The ‘Canes didn’t offer additional details on what’s ailing the reigning NHL rookie of the year. Skinner leads the Hurricanes with 12 goals and 24 points.
So let’s investigate, shall we?
On Wednesday night, Skinner was demolished by Edmonton’s Andy Sutton in a 5-3 Carolina victory:
The hit occurred late in the third period and Skinner didn’t return to the contest. Two nights later, Skinner was scratched from the ‘Canes lineup against Winnipeg with “flu-like symptoms” (the move caught Carolina off-guard, as it was forced to dress only 19 skaters for the game.)
Today, the club announced he’s out with an undisclosed injury.
To fill Skinner’s void, the Hurricanes have called up forward Drayson Bowman from its AHL affiliate in Charlotte. He’ll join the team prior to Tuesday’s game in Toronto, a game which we’ll be keeping a close eye on to see if Skinner makes his return to the lineup. It should be mentioned that Friday’s game against the Jets was the first Skinner has missed in his NHL career — he played all 82 last season and dressed for Carolina’s first 30 games this year.
The Rangers await either the Bruins or Senators and the Penguins face the winner of the Leafs – Capitals series out East, but we now know how the West shakes out.
St. Louis Blues vs. Nashville Predators
Both teams provided some of the upsets of this young postseason. Each features a red-hot goalie in Jake Allen and Pekka Rinne. Interesting.
Anaheim Ducks vs. Edmonton Oilers
There will be a lot of orange. We may also see a ton of goals with Ryan Getzlaf on fire, Oscar Klefbom headlining the list of unhealthy players and Connor McDavid possibly able to really take off against a Ducks defense that is beat up in its own right.
Klefbom is dealing with an illness, Coach McLellan says. "It's important for us to get healthy before we get to Anaheim."
It’s already been a strange season out West, with the Kings missing the playoffs and first-round exits for the Sharks and Blackhawks. Get ready – and giddy – for things to get even weirder as the postseason goes along.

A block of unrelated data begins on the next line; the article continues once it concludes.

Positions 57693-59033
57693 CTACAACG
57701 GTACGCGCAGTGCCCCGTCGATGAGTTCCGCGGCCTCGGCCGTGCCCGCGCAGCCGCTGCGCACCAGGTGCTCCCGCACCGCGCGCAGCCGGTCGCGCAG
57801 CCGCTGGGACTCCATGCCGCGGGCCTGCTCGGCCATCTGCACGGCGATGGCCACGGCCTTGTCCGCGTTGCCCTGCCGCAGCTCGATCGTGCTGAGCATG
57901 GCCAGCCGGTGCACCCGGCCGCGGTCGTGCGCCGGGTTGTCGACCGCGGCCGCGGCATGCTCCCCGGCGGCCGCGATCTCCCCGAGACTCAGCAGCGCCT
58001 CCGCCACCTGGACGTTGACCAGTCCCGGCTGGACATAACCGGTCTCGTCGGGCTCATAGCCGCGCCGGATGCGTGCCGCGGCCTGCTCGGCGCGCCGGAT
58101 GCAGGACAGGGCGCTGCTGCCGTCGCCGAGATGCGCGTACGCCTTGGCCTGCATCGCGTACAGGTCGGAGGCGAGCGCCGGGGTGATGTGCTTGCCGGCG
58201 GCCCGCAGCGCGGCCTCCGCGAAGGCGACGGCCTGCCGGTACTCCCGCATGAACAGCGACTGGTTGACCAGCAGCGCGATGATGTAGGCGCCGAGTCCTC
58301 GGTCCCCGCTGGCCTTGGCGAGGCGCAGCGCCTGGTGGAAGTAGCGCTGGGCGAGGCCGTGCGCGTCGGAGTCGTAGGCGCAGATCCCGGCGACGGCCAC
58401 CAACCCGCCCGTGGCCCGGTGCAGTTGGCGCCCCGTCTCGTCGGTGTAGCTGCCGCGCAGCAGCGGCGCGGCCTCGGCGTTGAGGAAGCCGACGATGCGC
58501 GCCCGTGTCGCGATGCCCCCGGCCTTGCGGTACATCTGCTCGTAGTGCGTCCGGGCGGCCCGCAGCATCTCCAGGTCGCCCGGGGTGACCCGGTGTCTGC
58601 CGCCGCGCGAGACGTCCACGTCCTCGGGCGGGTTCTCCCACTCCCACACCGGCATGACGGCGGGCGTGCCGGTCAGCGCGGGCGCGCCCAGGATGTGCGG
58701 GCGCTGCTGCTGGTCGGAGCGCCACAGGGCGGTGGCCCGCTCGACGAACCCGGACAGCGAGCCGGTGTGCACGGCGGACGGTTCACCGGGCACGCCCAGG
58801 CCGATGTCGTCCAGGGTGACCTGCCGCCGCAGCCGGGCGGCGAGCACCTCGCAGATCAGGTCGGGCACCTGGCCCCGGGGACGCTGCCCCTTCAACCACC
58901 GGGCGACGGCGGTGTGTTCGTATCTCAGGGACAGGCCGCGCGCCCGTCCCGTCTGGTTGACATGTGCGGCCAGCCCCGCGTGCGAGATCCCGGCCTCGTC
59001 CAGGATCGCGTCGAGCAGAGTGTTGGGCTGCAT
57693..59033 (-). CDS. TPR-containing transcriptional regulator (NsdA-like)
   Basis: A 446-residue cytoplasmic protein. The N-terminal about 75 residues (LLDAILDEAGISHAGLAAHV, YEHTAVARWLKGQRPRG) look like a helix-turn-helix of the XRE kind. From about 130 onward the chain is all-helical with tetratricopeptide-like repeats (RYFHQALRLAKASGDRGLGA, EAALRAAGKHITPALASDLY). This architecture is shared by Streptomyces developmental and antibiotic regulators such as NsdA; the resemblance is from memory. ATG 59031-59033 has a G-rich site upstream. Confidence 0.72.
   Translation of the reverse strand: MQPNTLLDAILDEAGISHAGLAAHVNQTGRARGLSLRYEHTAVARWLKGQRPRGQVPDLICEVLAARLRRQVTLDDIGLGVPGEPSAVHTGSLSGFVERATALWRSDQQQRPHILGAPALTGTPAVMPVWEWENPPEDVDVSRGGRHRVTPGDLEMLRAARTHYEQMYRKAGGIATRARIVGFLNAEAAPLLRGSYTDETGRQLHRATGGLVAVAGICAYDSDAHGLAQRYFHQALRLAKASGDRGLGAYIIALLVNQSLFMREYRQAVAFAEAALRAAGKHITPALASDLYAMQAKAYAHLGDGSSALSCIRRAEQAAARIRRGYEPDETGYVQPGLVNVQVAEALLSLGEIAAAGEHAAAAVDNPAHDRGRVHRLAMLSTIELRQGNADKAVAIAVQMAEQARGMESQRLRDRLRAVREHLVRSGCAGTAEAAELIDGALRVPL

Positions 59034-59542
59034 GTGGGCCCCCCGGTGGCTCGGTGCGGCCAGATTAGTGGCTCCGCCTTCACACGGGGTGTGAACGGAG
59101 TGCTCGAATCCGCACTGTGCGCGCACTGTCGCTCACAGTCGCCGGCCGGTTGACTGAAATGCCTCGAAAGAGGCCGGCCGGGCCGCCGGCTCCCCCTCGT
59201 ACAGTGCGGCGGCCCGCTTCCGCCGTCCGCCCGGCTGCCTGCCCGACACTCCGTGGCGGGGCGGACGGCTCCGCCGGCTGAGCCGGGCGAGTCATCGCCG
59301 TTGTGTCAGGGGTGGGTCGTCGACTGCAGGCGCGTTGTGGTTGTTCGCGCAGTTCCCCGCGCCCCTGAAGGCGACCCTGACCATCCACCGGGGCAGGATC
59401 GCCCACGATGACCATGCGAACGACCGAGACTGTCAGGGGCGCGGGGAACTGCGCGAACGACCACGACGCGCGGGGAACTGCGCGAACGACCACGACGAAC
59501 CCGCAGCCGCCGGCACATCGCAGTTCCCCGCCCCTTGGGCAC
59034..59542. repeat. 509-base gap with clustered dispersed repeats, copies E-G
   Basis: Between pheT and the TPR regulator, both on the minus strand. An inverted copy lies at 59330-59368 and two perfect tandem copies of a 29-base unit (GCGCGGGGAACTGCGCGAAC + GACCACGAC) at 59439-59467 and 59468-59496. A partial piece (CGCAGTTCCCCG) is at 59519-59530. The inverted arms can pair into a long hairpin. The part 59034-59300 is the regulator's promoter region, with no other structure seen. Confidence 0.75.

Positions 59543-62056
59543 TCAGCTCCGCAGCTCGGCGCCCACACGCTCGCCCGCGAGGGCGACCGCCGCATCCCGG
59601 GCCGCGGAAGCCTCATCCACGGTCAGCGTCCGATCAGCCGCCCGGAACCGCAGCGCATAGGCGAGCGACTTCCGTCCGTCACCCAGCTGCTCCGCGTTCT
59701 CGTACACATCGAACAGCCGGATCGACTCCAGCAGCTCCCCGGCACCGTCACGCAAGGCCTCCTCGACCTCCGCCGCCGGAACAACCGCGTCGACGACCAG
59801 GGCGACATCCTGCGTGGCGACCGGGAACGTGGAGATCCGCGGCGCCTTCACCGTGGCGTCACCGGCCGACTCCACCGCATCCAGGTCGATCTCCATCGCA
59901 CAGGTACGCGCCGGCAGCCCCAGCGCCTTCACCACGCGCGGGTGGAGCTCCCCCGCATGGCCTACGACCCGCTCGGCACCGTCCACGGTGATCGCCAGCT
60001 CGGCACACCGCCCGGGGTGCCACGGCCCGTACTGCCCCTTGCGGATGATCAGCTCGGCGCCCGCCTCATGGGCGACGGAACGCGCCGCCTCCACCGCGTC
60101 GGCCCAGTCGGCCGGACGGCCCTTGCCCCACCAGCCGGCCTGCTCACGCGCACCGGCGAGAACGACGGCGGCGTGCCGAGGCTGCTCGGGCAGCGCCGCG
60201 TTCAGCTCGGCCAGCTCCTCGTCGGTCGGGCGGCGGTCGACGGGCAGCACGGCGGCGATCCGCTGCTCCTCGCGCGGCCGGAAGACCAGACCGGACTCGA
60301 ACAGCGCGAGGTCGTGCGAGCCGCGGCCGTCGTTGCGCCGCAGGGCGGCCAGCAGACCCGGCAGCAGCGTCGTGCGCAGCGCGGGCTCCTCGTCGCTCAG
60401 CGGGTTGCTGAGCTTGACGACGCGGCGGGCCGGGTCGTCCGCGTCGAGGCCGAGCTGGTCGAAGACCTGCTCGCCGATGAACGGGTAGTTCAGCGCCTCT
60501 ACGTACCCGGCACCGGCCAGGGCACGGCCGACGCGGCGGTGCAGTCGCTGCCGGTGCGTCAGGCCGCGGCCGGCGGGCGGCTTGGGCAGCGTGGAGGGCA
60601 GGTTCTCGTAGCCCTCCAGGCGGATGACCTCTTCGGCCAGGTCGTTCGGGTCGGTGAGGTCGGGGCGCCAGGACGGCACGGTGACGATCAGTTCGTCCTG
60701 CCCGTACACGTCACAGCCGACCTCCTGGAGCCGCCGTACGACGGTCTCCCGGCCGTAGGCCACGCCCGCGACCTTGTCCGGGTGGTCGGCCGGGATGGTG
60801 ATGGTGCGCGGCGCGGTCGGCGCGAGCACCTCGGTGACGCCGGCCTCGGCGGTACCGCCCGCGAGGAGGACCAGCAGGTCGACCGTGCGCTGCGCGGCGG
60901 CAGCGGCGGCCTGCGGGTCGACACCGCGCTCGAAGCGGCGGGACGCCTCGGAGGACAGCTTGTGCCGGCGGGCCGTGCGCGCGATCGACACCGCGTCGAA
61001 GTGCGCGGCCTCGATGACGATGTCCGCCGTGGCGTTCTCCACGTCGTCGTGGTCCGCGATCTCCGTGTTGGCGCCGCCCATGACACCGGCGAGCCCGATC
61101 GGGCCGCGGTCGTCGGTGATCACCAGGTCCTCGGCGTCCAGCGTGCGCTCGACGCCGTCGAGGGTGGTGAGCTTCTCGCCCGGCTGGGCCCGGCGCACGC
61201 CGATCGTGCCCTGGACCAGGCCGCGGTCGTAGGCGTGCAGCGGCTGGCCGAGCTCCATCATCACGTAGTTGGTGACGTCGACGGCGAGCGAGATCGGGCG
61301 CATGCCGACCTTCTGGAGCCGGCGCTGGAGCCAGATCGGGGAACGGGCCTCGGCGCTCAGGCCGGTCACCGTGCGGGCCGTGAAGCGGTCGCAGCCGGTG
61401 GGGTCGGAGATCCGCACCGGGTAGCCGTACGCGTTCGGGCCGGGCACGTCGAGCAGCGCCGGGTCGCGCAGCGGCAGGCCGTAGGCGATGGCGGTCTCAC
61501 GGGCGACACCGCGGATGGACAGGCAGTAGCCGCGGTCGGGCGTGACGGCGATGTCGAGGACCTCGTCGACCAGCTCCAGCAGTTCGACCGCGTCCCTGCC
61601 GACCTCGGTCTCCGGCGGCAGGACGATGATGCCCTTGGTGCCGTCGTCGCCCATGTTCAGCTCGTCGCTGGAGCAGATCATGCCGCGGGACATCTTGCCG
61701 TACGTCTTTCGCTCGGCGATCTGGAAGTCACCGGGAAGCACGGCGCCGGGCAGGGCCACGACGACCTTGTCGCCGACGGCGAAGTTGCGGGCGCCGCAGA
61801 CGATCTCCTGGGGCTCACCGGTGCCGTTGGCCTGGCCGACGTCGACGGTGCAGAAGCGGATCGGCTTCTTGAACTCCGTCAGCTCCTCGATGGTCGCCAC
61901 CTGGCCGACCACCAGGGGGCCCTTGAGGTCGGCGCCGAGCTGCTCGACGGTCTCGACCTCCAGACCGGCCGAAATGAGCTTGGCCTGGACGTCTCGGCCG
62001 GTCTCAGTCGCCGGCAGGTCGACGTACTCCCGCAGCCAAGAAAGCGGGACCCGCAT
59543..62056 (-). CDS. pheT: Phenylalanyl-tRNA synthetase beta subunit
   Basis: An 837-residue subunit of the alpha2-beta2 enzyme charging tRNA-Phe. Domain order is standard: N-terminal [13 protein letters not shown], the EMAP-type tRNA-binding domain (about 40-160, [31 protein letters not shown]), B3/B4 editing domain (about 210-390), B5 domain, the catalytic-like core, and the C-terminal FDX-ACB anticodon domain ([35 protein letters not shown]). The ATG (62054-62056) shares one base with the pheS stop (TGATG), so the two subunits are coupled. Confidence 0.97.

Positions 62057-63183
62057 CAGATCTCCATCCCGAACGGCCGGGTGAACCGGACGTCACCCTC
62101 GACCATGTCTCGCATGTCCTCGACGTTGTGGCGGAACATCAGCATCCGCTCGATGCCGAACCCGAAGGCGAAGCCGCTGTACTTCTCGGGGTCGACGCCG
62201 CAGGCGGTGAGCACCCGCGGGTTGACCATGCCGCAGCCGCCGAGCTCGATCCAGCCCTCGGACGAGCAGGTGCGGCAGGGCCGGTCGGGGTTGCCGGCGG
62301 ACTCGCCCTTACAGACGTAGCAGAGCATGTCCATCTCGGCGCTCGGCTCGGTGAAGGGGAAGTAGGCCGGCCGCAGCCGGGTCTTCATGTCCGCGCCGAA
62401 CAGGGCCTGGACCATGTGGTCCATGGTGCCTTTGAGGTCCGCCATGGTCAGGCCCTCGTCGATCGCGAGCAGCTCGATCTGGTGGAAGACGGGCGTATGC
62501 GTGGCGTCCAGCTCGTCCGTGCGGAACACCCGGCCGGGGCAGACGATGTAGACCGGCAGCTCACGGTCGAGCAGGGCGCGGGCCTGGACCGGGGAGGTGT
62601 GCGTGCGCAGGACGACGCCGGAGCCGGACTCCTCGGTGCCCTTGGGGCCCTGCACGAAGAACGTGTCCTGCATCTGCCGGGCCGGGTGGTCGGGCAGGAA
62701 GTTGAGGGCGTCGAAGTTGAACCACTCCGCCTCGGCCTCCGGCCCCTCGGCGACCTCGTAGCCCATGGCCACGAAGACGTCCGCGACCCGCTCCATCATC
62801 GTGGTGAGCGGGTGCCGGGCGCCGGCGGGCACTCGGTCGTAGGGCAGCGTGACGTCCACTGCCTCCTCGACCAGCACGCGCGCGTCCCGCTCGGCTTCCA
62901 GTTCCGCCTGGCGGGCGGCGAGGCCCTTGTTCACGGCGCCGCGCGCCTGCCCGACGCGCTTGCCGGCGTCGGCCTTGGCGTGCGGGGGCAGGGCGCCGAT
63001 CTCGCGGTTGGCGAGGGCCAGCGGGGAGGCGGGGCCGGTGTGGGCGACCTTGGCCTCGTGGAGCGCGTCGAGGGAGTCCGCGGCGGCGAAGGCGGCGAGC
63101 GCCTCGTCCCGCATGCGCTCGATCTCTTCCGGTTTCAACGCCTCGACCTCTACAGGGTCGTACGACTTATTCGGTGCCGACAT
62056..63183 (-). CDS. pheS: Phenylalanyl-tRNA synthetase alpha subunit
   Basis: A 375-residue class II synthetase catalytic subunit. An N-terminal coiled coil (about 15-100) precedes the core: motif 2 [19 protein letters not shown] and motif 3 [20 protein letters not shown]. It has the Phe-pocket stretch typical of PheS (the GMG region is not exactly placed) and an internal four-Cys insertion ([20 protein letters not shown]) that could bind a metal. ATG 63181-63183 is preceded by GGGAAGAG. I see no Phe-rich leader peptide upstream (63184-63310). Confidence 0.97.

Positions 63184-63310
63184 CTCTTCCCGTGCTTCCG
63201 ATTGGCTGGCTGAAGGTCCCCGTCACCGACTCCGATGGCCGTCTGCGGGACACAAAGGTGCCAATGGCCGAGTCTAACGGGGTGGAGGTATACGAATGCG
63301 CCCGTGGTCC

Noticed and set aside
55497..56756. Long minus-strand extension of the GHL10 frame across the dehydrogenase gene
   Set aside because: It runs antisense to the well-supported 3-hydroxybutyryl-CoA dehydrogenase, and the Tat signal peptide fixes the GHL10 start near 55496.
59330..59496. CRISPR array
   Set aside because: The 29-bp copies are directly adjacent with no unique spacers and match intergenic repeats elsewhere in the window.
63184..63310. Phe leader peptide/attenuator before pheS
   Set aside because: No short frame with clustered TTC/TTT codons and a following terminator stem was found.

Oilers win first series since 2006 after Sharks fall crossbar short of overtime
After making the playoffs for the first time since 2006, the Edmonton Oilers weren’t just “happy to be there.” They confirmed as much by eliminating the San Jose Sharks with a 3-1 victory in Game 6, winning the series 4-2.
Yes, those young Oilers just eliminated the team that represented the West in the 2016 Stanley Cup Final. Wow.
Much like the Minnesota Wild earlier on Saturday, the Montreal Canadiens are stunned to approach the golf courses so rapidly.
Many of the responses after the New York Rangers eliminated them in Game 6 sound a lot like what the Wild uttered, though there’s no potential bulletin board material like Bruce Boudreau’s line about the better team failing to win four games.
Now, it’s likely that most teams speak about being shocked and expecting better after being booted from the postseason.
Still, these reactions do shine a light on the staggering nature of some of these exits. Will the likes of the Blackhawks, Canadiens and Wild struggle to be in such prime positions in the future? With the Sharks needing a comeback against the Oilers, could the trend continue on Saturday?
The bottom line is that, instead of preparing for a Game 7 after winning the Atlantic Division, the Canadiens are packing up their stuff and worrying about re-signing Carey Price. That’s a pretty stunning turnaround, regardless of the soundbytes available.
Video: Draisaitl, Slepyshev score on breakaways, Talbot spurns Marleau
Some playoff games or even series come down to something as stupidly simple as one team taking advantage of their opportunities while the other fails to capitalize on chances.
If Game 6 of the Oilers – Sharks series follows the story of the second period, then San Jose may join Saturday’s stream of eliminated teams.
It’s not fair to boil it down to three breakaways, but some might feel that way.
Leon Draisaitl looked like a gritty, strong veteran during his first career playoff goal, bulling his way to the net for 1-0 breakaway tally. About a minute later, Anton Slepyshev was even more alone against Martin Jones, and he scored his first postseason goal to make it 2-0.
That stings for the Sharks, and it doesn’t help that they had a similar chance not long after. This time around, Patrick Marleau couldn’t beat Cam Talbot, so it remained 2-0 for Edmonton.
That’s the same score as the game enters the third period, even with some dangerous late chances for the Sharks.
If the Sharks don’t score at least two goals in the third, their push to return to the Stanley Cup Final could end in the first round.